SM: There is something instantly recognizable in your playing, even for a non-drummer such as myself. I recently heard “Lucky Seven” from Chris Squire’s first solo album for the first time. What made me guess that it was you in behind the kit? That song is mellow, but for me there is a signature element that can be found in more intense songs such as “Thela Hun Ginjeet”, “One More Red Nightmare” as well, a groove, which I might best describe as “restless” or “searching”. Do you think that your groove retained a distinct identity throughout your career, from those early Yes records all the way to the final Summerfold releases? If you compare your playing on an early track such as “No Opportunity Necessary, No Experience Needed” to a mature performance, say “Tramontana” from Random Acts of Happiness, do you find commonalities in how you groove in those two pieces?
BB: Everything changed to some degree or another in my 41 years, including a love of music-making that diminished very gradually over time. I’m not sure my conceptualization of groove sees it as something I possess so much as something I create and share with others. I am thus unable to assign it an “identity”. However, the performer might choose to construct an identity which he or she quickly learns to sublimate or project as the music situation demands.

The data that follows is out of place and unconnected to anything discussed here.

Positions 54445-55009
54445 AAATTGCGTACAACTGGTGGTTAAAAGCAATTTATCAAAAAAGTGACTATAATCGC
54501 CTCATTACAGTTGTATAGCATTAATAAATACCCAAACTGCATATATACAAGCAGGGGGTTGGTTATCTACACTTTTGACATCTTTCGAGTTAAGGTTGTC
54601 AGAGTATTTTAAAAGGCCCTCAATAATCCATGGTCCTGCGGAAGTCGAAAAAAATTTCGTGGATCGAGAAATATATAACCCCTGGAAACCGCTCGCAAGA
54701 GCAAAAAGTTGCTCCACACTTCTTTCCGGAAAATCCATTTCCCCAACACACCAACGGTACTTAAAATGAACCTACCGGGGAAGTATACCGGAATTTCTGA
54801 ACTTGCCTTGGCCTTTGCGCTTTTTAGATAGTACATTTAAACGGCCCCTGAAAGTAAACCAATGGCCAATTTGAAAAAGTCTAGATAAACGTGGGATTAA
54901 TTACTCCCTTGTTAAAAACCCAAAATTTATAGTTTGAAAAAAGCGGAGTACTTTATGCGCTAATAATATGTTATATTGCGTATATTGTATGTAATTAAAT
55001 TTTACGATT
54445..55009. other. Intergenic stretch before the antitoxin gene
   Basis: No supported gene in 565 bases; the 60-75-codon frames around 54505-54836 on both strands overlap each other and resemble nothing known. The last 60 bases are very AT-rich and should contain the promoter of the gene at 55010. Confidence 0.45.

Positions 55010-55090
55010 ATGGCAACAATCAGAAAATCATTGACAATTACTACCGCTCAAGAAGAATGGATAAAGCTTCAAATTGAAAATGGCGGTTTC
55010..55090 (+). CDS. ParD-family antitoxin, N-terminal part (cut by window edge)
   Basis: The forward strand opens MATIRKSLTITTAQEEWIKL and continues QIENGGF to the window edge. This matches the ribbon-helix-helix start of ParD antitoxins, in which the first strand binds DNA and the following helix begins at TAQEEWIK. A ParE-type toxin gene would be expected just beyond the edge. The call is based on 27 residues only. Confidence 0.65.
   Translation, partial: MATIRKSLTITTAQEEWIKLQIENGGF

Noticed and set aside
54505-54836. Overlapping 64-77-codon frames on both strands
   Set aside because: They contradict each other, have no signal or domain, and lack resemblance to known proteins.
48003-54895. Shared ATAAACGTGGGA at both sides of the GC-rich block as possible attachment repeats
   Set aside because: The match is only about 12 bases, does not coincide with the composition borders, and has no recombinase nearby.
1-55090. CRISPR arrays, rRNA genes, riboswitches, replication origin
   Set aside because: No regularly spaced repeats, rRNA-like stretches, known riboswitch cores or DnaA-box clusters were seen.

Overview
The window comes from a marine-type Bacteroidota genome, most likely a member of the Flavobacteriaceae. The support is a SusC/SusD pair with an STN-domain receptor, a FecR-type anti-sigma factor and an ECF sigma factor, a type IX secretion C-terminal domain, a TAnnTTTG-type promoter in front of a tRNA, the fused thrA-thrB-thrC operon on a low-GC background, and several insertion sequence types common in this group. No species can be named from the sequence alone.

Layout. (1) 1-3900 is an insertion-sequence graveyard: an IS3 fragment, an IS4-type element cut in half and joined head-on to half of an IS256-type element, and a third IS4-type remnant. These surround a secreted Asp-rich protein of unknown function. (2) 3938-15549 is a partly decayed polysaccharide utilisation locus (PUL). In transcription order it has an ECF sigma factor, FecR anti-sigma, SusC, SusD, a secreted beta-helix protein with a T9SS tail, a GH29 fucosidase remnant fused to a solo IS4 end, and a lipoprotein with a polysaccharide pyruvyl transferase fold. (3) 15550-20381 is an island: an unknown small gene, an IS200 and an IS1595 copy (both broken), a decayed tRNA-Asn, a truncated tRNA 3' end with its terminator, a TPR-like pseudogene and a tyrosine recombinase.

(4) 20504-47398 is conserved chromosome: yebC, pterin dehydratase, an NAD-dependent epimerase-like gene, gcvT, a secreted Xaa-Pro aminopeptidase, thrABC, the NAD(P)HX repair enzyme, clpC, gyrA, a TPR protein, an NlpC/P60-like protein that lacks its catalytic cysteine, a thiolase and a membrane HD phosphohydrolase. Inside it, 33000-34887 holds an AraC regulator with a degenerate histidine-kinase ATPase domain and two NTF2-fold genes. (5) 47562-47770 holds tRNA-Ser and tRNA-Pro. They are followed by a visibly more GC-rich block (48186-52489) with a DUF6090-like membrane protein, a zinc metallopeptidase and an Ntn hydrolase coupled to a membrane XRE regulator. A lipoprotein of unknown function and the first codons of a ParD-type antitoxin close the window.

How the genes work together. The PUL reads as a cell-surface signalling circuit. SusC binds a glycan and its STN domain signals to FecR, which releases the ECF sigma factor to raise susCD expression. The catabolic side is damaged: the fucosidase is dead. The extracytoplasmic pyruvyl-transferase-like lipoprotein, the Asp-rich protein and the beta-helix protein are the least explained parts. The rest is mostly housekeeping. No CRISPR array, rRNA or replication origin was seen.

“Restless” and “searching” implies necessarily setting up camp on the fringes and being prepared to strike camp and move on as the spirit moves, or if you’re suddenly and obviously too rock for jazz and too jazz for rock, as the axiom goes. I spent much time counterbalancing the conflicting demands of two feelings: on the one hand, the desire to be more fully a part of something, to be committed (to rock, or to King Crimson, for example), and on the other, an equally strong feeling of standing apart from something while not necessarily wanting to be standing apart (c.f. Earthworks’ A Part and Yet Apart.) Serious drummers of any generic persuasion must possess and display absolute conviction in what they’re doing – ambivalence of any sort is unwelcome.
“I’m not sure my conceptualization of groove sees it as something I possess so much as something I create and share with others.”
SM: You talk about the drummer’s four “levers of control” in the Uncharted: time, meter, dynamics and timbre. When you look back on your own playing, do you feel that you applied each lever to equal extent, and did this approach change during your career?
BB: This pulling of levers goes on to varying degrees in the musical instant, in the medium term over a song, an album or a tour, and over the full long-term arc of a whole career, at micro- and macro-levels. It changes all the time. I always had considerable interest in time signatures and meters, much less in metronomic tempo. Timbral and dynamic variations were playgrounds of delight, especially with the onset of electronics. As rock drumming became more constrained in multiple ways at the performance level, especially in respect of dynamics, I moved to what I perceived as the greener pastures of jazz.